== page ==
It is added that the remains of cats from Roman villas at Silchester and Dursley are probably referable to the domesticated breed.
Most of the pieces have evidently been made by casting, but the discovery of fragments of sheet-glass at Silchester proves that the process of making sheet-glass was known to the Romans.
Towns spring up, such as Silchester, laid out in Roman fashion, furnished with public buildings of Roman type, and filled with houses which are Roman in fittings if not in plan.
North-west of York and the most northerly Romano-British town; Ratae, now Leicester, capital of the Coritani; Viroconium, now Wroxeter, near Shrewsbury, capital of the Cornovii; Venta Silurum, now Caerwent, near Chepstow; Corinium, now Cirencester, capital of the Dobuni; Isca Dumnoniorum, now Exeter, the most westerly of these towns; Durnovaria, now Dorchester, in Dorset, capital of the Durotriges; Venta Belgarum, now Winchester; Calleva Atrebatum, now Silchester, 10 m.
As a specimen we may take Silchester, remarkable as the one town in the whole Roman empire which has been completely © [[Round Men Fig]].
- General Plan of Silchester (Calleva Atrebatum).
420 the porch was often at the east end and the apse at the west, and the altar, often movable, stood in the apse - as at Silchester, perhaps, on the mosaic panel.
In their first form the baths of Silchester were about 160 ft.
The private houses of Silchester are of two types.
Their internal fittingshypocausts, frescoes, mosaics - are everywhere Roman; those at Silchester are average specimens, and, except for one mosaic, not individually striking.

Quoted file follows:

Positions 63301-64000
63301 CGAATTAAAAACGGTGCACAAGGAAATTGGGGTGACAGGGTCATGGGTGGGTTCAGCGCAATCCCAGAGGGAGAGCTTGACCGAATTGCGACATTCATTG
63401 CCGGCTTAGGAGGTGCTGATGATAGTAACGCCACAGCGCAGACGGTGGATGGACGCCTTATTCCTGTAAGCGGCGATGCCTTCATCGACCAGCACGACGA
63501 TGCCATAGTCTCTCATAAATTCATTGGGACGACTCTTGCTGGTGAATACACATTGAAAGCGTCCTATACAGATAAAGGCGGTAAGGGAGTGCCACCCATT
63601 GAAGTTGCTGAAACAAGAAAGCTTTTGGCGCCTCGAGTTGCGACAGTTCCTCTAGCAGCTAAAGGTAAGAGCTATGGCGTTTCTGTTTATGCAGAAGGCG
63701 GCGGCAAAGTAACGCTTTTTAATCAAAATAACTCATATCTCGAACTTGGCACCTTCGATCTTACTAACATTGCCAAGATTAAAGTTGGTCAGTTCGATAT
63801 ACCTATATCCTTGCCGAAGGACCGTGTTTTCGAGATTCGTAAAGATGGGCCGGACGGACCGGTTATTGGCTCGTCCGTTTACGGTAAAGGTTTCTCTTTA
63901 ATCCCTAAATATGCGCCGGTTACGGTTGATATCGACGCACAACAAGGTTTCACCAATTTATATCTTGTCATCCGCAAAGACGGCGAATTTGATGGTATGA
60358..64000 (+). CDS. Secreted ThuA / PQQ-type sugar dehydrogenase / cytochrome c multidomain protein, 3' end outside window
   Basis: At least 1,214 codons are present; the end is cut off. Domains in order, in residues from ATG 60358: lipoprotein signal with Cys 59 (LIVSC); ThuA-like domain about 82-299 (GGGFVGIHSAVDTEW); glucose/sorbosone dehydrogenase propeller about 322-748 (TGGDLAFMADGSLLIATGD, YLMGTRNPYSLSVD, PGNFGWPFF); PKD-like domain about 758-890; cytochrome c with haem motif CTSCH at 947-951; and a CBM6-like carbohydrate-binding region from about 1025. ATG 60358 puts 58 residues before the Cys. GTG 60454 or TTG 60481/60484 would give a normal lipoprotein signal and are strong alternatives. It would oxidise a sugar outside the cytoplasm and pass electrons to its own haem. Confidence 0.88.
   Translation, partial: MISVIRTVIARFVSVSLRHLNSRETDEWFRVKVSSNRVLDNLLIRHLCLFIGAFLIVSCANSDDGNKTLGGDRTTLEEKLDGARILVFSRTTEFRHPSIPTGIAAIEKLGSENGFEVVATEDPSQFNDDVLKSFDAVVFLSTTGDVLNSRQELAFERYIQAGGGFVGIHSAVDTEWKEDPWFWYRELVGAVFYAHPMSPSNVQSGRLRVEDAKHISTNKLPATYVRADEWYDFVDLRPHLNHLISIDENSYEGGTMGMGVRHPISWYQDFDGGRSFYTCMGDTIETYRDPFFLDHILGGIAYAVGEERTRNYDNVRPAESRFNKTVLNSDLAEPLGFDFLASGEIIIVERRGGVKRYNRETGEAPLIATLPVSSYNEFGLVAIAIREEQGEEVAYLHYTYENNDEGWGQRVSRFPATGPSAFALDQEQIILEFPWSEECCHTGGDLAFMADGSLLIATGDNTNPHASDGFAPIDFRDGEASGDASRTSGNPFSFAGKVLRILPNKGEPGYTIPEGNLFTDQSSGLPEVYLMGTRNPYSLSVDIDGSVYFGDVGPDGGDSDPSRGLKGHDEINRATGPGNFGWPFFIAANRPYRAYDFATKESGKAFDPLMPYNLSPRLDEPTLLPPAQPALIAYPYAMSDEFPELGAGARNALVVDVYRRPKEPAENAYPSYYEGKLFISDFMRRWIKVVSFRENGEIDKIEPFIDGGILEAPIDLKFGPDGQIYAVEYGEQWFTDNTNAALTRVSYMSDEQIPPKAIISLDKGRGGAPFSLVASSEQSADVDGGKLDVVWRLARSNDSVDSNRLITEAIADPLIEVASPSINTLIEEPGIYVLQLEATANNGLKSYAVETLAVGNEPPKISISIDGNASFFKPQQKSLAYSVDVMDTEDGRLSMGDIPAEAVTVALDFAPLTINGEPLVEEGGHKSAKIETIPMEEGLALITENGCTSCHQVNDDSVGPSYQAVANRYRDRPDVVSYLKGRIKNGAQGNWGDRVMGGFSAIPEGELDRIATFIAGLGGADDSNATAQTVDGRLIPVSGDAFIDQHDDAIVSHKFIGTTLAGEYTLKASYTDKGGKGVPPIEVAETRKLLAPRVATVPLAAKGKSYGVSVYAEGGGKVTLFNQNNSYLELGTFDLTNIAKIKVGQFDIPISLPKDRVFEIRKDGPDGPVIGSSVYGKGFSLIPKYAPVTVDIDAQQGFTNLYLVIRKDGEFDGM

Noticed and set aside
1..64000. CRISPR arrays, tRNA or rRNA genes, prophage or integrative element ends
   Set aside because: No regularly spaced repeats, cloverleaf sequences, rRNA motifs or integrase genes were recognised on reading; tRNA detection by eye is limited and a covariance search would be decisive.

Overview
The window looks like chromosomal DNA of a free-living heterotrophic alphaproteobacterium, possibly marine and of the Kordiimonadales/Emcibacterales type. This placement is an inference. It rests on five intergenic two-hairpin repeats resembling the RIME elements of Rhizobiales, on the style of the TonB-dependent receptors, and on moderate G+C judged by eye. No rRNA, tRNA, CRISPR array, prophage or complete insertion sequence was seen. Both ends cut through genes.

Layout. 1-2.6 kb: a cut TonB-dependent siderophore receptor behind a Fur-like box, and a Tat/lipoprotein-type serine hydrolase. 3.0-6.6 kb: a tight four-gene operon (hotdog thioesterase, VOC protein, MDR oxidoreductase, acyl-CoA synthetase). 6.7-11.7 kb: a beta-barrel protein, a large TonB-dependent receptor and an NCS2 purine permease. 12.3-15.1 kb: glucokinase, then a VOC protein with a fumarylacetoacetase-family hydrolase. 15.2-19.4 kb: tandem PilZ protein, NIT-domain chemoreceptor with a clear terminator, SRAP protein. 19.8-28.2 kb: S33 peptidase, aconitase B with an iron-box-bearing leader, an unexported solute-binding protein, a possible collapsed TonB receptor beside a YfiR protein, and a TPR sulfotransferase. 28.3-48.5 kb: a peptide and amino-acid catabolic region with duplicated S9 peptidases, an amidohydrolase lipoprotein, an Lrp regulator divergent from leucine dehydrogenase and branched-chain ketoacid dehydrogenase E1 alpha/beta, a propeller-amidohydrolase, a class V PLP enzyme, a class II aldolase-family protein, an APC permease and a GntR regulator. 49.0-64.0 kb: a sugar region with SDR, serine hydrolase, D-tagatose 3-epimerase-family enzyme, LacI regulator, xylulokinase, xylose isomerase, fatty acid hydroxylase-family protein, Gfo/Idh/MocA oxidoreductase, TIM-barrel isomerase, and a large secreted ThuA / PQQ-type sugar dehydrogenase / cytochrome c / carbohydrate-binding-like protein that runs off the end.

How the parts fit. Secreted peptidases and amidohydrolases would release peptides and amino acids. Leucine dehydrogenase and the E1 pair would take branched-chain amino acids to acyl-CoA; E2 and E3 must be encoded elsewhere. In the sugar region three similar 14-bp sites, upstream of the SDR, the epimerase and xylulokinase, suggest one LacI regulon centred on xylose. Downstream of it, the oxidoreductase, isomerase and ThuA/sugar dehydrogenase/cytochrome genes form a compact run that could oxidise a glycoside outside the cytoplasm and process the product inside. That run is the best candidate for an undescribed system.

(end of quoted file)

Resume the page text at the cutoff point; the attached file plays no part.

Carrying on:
The largest Silchester house, with a special annexe for baths, is usually taken to be a guest-house or inn for travellers between London and the west (fig.
This fact and the peculiar character of the houses must have given to Silchester rather the appearance of a village with scattered cottages, each in its own plot facing its own way, than a town with regular and continuous streets.
Many examples survive, some of them large and luxurious country-houses, some mere farms, constructed usually on one of the two patterns described in the account of Silchester above.
A second ran west to Silchester, and thence by various branches to Winchester, Exeter, Bath, Gloucester and South Wales.
For Silchester, Archaeologia (1890-1908); for Caerwent (ib.
The town, the name of which appears in the forms Andefeian, Andieura and Andever, probably owes much of its importance to the neighbourhood of the Roman road from Silchester to Old Sarum.
- Plan of early Christian Basilica of about the 4th century at Silchester, Hants.
Of Chepstow) became a Romanized town, not unlike Silchester, but smaller.
Silchester was taken, and moving eastwards Ceawlin and his brother Cutha defeated the forces of ZEthelberht, king of Kent, at the battle of Wibbandun in 568.
'Eb- ' chester, Silchester, Grantchester.